This page contains information on how to find articles.
In addition to books and media, you can also use WorldCat to search for articles from a wide range of sources. (For a complete list of all indexed journals and other content available through WorldCat, please visit the please visit the OCLC website.)
Note: For more specialized, thorough searches, consider using a database to search for articles.
Searching for articles in WorldCat is similar to searching for books and media. You can use search using keywords, title, subjects, etc and then use the filtering features to limit your results to display articles.
Under Format, select Article/Chapter to see only articles in the results list.
If you only want to see articles that have been peer-reviewed, select Peer Reviewed under Content.
Databases are search engines that allow you to search across collections of journals and articles. Some databases, like Scopus and ProQuest Central, are multidisciplinary and include articles from a variety of academic disciplines. Others, like PubMed, are more specialized and focus on a single discipline.
A few reasons why you might want to use a database instead of WorldCat
- Although WorldCat contains a very large number of journals and articles, it does not include everything. Especially when you are doing searches that are more specialized, complex or comprehensive, it will be important for you to explore the full range of information available on a topic. Choosing the right databases to search will be critical!
- Databases usually provide more comprehensive and flexible search tools than WorldCat. These advanced search tools require a bit more effort to use, but can make it easier for you to locate what you are looking for without having to sift through a large number of results.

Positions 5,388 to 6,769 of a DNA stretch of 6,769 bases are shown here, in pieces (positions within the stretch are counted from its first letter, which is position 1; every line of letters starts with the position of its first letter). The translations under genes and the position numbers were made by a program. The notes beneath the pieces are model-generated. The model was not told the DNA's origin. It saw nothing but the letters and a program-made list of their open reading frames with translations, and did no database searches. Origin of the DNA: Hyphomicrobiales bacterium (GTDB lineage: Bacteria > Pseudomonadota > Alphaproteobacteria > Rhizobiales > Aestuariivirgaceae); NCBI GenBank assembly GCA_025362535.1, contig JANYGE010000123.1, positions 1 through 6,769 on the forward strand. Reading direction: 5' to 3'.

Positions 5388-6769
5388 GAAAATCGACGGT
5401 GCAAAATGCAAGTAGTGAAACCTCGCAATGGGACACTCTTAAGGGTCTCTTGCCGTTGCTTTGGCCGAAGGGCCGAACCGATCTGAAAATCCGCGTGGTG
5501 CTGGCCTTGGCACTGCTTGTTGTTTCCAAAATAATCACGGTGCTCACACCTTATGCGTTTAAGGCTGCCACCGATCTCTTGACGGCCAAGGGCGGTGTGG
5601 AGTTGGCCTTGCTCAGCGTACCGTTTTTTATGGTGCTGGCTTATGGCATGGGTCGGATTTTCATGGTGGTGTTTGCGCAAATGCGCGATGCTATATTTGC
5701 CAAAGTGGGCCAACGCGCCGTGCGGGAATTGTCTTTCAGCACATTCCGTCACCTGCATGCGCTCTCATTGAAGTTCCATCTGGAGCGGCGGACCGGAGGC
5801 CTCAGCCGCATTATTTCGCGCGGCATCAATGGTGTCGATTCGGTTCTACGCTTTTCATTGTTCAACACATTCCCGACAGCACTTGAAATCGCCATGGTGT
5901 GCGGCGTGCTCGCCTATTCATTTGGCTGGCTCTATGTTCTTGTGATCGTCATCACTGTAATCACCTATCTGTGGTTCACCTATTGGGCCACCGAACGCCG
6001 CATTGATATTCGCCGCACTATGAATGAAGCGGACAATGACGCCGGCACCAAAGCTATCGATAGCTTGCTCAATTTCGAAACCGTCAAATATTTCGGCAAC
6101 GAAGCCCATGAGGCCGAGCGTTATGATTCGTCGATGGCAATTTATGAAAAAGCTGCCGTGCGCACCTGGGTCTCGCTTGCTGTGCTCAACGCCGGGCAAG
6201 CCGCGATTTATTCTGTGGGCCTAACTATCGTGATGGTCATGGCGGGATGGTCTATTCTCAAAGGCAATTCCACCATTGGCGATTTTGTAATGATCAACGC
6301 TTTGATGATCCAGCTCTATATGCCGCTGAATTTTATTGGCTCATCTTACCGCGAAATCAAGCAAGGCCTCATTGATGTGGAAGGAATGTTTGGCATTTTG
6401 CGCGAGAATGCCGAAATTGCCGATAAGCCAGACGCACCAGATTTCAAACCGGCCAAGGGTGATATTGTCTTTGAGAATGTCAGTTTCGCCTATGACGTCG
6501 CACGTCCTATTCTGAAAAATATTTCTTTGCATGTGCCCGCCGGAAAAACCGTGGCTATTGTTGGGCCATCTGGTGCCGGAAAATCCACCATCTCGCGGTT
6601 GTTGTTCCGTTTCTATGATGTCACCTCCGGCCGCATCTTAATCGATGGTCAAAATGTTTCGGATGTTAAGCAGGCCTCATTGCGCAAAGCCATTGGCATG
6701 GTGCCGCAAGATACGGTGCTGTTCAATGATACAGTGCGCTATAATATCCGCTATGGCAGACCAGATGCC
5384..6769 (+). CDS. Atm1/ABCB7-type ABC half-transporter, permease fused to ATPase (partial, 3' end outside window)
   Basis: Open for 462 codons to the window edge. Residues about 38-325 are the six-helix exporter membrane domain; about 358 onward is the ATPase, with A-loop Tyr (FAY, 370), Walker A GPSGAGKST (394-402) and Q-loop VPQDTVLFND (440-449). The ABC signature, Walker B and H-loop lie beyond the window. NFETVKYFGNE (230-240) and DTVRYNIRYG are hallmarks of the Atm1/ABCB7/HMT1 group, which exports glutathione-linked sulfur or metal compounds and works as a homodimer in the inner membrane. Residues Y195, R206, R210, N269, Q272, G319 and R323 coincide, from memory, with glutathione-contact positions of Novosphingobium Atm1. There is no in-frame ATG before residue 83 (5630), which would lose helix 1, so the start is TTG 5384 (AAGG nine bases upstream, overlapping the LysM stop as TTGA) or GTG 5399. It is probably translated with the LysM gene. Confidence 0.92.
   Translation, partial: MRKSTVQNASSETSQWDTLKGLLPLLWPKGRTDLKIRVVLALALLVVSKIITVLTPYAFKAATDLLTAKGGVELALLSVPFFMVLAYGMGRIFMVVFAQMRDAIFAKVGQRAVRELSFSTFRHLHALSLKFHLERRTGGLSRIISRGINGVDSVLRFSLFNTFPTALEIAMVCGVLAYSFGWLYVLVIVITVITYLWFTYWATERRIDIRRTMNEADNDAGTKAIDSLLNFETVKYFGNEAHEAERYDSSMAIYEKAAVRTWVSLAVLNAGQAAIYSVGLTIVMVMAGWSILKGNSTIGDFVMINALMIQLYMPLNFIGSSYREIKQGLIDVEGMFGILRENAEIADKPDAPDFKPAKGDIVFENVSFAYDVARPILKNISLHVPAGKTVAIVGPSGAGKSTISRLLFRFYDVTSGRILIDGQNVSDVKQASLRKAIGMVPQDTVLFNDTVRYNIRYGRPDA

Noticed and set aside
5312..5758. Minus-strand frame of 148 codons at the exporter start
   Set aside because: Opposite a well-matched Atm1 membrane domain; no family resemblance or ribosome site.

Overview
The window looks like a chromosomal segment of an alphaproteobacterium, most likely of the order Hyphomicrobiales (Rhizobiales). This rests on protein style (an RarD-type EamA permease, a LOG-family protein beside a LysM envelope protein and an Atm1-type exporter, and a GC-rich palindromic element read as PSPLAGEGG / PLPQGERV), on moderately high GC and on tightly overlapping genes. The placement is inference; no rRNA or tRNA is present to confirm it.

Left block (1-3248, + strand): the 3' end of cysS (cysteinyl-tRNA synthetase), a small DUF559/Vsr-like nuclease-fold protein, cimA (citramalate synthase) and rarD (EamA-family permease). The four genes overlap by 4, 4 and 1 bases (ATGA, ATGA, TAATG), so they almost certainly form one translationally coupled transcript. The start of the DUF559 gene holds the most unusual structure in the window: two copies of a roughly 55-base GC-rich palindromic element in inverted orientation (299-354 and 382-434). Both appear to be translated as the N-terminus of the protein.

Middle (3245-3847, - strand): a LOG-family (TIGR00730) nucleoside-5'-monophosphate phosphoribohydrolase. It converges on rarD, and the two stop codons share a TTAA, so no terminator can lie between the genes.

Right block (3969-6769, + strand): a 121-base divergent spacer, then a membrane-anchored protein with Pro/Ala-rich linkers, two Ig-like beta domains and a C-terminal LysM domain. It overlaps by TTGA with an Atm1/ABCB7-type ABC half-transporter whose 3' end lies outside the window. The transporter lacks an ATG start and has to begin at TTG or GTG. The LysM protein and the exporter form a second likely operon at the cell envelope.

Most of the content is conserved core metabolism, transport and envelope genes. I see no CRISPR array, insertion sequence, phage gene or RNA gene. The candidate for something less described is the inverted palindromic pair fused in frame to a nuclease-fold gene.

The first step in using databases to find articles is to determine what databases to use. For more information, see Find databases.
Need help finding articles? Ask us!
Finding a specific article
Sometimes you will need to find a copy of a specific article. For example, there might be articles that are cited in books or articles that you are reading for class that you would like to read for yourself. An article that is listed in a bibliography might look something like this:
Mintzberg, H. (1994). The Fall and Rise of Strategic Planning. Harvard Business Review, 72, 1, 107.
Without going into all the details, this is the citation for an article written by H. Mintzberg called The Fall and Rise of Strategic Planning that was published in the Harvard Business Review in 1994. This citation gives us all the information we need to find that article.
Step 1: Search for a specific article by title
To find a specific article, first use WorldCat to search for the article by title.
Tip: For best results, include double quotes around the title of the article (ex. "Fall and Rise of Strategic Planning").
WorldCat will display your search results, along with several options to filter or sort them.
Under Format, select Article to see only articles in the results list.
Step 2: Retrieve the article
Access the electronic version of the article. Once you find the article in WorldCat Local, if McGill has access to the electronic version of the file, click View Now to see links to the article.
Search for the journal containing the print version of the article. If there is no link to the electronic version of the article, you should search for the journal that the article was published in.
If McGill has a print version of the journal, you can then retrieve the appropriate journal volume from the Library just as you would any other book. McGill students, faculty and staff may also request a scanned copy of an individual article or delivery of journal volumes for pickup to any branch services desk.
Interlibrary loan. If McGill doesn't have the electronic or print version of the article, you can use our Interlibrary Loan service to request the article. We'll find the article at another library and deliver it to you.
Need help finding articles? Ask us!